World's first 3D-printed skull saves 22-year-old patient
In a world-first, brain surgeon Dr. Bon Verweij of the University Medical Center (UMC) Utrecht has successfully replaced the entire skull of a 22-year-old woman with a 3D-printed, tailor-made plastic skull during a 23-hour-long operation.
The patient suffers from a condition that thickens the bone structure, particularly that of the skull, which, if left untreated leads to loss of vision, severe headaches and, ultimately, death. Verweij performed the operation together with orthodontic surgeon Dr. Marvick Muradin.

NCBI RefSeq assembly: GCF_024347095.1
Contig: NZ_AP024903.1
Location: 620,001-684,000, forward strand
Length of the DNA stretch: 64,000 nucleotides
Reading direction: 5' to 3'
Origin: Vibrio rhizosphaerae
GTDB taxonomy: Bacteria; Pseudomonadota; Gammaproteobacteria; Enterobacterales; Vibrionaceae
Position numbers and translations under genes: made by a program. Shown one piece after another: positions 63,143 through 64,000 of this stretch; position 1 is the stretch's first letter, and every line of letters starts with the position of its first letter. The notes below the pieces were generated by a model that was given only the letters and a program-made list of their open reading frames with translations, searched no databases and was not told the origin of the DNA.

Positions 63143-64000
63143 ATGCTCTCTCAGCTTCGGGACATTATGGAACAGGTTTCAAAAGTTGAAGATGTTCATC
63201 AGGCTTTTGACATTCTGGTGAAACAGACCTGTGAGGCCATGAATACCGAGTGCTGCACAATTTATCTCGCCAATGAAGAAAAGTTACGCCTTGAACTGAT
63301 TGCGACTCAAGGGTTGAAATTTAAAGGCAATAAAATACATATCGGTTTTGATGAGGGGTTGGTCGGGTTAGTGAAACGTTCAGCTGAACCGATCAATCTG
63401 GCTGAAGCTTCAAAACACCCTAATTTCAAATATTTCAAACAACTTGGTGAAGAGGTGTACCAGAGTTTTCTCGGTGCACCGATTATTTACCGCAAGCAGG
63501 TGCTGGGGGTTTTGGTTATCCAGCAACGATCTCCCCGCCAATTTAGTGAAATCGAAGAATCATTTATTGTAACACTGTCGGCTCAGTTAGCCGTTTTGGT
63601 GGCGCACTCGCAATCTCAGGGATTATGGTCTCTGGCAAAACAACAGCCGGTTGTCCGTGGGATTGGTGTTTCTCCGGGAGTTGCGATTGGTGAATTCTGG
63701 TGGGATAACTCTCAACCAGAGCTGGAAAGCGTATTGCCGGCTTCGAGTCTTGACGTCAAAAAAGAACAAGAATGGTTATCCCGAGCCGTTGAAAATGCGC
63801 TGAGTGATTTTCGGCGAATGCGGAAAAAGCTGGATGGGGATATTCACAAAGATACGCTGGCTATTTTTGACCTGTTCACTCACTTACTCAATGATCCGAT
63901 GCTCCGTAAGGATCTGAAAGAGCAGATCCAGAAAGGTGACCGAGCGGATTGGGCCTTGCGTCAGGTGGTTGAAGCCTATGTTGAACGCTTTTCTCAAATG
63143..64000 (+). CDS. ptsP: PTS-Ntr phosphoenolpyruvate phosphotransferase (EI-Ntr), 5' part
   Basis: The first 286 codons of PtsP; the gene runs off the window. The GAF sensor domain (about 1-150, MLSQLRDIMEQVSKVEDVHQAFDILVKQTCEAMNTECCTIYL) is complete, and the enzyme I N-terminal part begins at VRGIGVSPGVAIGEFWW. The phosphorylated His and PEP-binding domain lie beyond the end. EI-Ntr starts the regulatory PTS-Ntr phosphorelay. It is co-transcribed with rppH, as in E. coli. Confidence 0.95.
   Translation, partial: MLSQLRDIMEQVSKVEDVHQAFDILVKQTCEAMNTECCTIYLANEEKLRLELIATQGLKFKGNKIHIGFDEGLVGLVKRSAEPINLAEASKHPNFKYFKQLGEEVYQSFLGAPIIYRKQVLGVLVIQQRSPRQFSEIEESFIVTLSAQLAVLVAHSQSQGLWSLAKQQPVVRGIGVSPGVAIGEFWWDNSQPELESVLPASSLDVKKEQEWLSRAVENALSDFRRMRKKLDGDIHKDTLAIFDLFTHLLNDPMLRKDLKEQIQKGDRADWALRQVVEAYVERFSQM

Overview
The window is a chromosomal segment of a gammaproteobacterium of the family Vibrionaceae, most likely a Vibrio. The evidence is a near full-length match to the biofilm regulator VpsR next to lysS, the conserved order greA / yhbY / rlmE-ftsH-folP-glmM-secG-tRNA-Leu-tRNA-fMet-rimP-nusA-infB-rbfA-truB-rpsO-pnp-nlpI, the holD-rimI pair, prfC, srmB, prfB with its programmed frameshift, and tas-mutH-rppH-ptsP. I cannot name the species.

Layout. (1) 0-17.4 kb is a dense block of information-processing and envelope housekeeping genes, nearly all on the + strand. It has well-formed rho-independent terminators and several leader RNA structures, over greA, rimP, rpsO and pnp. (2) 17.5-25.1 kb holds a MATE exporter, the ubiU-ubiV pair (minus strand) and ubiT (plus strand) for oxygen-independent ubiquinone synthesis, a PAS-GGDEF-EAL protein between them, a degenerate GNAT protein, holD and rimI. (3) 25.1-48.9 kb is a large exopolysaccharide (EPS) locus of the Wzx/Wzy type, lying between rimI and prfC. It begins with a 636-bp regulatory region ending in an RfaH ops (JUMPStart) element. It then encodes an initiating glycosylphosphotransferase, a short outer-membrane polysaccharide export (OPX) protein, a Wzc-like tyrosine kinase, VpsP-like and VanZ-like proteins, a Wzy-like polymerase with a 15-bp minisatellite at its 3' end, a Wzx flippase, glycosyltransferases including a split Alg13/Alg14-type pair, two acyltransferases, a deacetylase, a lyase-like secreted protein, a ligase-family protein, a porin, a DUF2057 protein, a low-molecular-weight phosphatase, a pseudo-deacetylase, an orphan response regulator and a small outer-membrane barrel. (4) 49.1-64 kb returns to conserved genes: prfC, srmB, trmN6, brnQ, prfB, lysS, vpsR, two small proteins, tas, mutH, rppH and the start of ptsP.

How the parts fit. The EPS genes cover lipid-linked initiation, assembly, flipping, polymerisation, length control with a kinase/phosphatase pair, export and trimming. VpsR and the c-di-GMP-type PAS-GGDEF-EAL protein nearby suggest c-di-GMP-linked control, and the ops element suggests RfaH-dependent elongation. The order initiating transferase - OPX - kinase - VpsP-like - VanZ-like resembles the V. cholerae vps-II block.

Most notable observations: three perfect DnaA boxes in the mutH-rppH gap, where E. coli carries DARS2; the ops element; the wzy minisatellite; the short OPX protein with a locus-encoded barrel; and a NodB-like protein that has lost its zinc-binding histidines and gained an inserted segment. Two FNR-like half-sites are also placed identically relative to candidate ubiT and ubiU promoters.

Before introducing this clinical application, Verweij gained extensive experience with reconstructions and the 3D printing of partial skull implants. In some instances, for example when the brain swells up after an accident, a section of the skull is often temporarily removed to reduce pressure on the brain. The removed part is later reintroduced or replaced by an implant. "We used to create an implant by hand in the operating theatre using a kind of cement, but those implants did not have a very good fit," explained Verweij. "Now we can use 3D printing to ensure that these components are an exact fit. This has major advantages, not only cosmetically but also because patients often have better brain function compared with the old method. UMC Utrecht is now able to help other patients with this, and other bone deformities, to reconstruct skulls that have been severely damaged in an accident, or due to tumours.